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An overheated oil market?

January 10, 2018 | Expert Insights

The prices of US oil rose to the highest levels it has been since 2014. This was partly due to production cuts made by OPEC.

The price rise has been compounded by a increased demand for oil. Will this result in an overheated market or will oil rise above $70?


From 2010 until mid-2014, world oil prices were around $110 a barrel. However, price of oil has fallen significantly in the recent years. It is now around $50. To address the sluggish prices, OPEC nations came to an agreement in November 2016 to cap their output until the oil glut was reduced.  In May 2017, they agreed to extend that deal by nine months. This isn’t the first-time oil prices have been severely hit due to a glut. Prices of oil fell in the 80s due to falling demand. It resulted in a six-year decline in the price of oil.

In July 2017, the OPEC nations met once more to discuss plans on whether they should further cap oil output by 1.8 million bpd beyond March 2018. The meeting was held in Russia and was attended by non-OPEC oil producing countries as well. During this meeting, Saudi Arabia, announced that it will limit its oil exports to 6.6 million bpd (barrels per day). This is a million-bpd lesser than the previous year.

OPEC’s October output fell by 80,000 bpd to 32.78 million bpd.  OPEC is now adhering to the pledged cuts by 92%. In September 2017, it was 86% in compliance with the deal. In November, due to various factors, price of oil rose to its highest since mid-2015. Brent crude futures LCOc1 were up 59 cents at $61.53 per barrel having hit a session peak of $61.70 earlier. On December 2017, OPEC as well as Russia announced that the nations would continue to maintain the output cut till the end of 2018.

America has also emerged as a strong player in the crude oil production industry. It has continued to increase its production of shale oil. Research firm Rystad Energy has predicted that the US is likely to ramp up crude oil production by 10% in 2018 to about 11 million barrels per day.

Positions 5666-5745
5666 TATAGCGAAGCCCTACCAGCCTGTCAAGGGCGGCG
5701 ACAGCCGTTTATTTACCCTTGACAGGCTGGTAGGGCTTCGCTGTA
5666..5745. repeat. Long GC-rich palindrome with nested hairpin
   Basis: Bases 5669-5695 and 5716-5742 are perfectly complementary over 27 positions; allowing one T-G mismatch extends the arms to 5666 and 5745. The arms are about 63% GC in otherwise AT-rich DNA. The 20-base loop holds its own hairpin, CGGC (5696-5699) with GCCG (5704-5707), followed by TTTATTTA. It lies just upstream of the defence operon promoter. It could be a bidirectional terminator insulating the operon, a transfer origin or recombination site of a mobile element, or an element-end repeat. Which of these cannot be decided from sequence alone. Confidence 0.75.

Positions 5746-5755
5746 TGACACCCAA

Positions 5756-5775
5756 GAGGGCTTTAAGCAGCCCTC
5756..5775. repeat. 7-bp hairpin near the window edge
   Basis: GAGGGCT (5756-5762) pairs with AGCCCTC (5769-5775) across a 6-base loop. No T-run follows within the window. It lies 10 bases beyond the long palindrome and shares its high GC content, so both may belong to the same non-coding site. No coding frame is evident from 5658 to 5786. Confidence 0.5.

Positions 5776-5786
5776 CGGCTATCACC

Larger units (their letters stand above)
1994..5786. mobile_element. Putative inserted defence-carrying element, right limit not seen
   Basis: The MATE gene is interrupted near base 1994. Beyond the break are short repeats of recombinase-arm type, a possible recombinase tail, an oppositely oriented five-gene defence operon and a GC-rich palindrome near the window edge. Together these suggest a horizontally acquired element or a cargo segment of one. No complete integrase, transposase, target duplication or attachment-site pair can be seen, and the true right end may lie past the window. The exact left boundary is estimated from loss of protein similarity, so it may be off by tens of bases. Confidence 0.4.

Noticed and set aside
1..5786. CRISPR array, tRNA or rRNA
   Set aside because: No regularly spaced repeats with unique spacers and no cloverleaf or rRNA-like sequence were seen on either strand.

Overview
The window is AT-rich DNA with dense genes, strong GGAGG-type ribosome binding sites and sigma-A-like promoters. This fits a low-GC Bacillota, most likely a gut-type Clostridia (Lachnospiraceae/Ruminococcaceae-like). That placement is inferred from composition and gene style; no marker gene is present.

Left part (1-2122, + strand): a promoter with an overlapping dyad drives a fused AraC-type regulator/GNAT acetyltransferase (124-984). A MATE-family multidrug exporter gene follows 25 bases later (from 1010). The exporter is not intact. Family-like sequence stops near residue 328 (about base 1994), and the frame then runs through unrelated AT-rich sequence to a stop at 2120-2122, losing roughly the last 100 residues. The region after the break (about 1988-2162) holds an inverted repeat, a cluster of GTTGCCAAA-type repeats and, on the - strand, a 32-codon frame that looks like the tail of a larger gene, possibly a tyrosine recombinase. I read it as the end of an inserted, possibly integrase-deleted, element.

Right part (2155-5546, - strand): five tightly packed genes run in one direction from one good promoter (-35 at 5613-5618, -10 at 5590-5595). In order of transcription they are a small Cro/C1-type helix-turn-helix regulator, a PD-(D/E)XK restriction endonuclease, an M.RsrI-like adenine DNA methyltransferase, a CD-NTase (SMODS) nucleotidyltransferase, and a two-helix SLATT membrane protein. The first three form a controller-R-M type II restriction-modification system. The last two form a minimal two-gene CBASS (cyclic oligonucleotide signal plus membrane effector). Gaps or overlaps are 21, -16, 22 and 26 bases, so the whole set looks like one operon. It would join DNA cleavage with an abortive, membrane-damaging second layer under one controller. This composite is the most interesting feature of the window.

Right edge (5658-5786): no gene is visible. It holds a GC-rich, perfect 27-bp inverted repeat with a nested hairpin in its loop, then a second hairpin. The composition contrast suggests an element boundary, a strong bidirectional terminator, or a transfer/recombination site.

"The market has completely changed due to the U.S. shale machine," said Nadia Martin Wiggen, Rystad's Vice President of markets. If this is achieved, then the US could supplant Russia and Saudi Arabia in terms of production. Such an event has not taken place since 1975. It was in 1970, when America set a record in terms of production. In 1970, US set its previous high of 9.6 million b/d.



Partly due to production cuts made by OPEC, the prices of US oil rose to the highest levels it has been since 2014.

The price of US West Texas Intermediate (WTI) crude futures rose to $63.44 a barrel on January 10th, 2018. Earlier prices rose to as much as $63.53, the highest since December 9, 2014. In addition, the price of Brent crude futures was at one point traded at $69.11 a barrel.

However, analysts have noted that the rise in the price of oil could very well be a flash in the pan and it will drop soon. “The extension of the OPEC agreement ... and declining inventories are all helping to drive the price higher,” said William O'Loughlin, investment analyst at Australia's Rivkin Securities.

There are also other concerns of an overheated market. “One area of concern, particularly in Asia, is that of (low) refining margins ... This drop in margins could reduce Asian refiners’ demand for incremental crude in the near term and weigh on global prices,” said Sukrit Vijayakar, director of energy consultancy Trifecta.

Iran’s oil minister said that OPEC does not want oil to rise any more than it already has so as not to spark a shale drilling boom. “Members of the Organization of the Petroleum Exporting Countries are not keen on increased Brent crude prices above $60 a barrel because of shale oil," Bijan Namdar Zanganeh said in comments on the ministry’s news agency Shana.


We believe that protests in Iran have pushed oil prices up to fresh multi year highs this week. We feel that the prices will remain volatile until the latest deadline by US President Donald Trump over deciding sanctions over Iran. We have seen a steady increase in oil prices in October since Trump decertified the nuclear deal. The tail risk of serious disruption of Iran’s 3.8 million barrels of daily oil production could severely affect the prices further.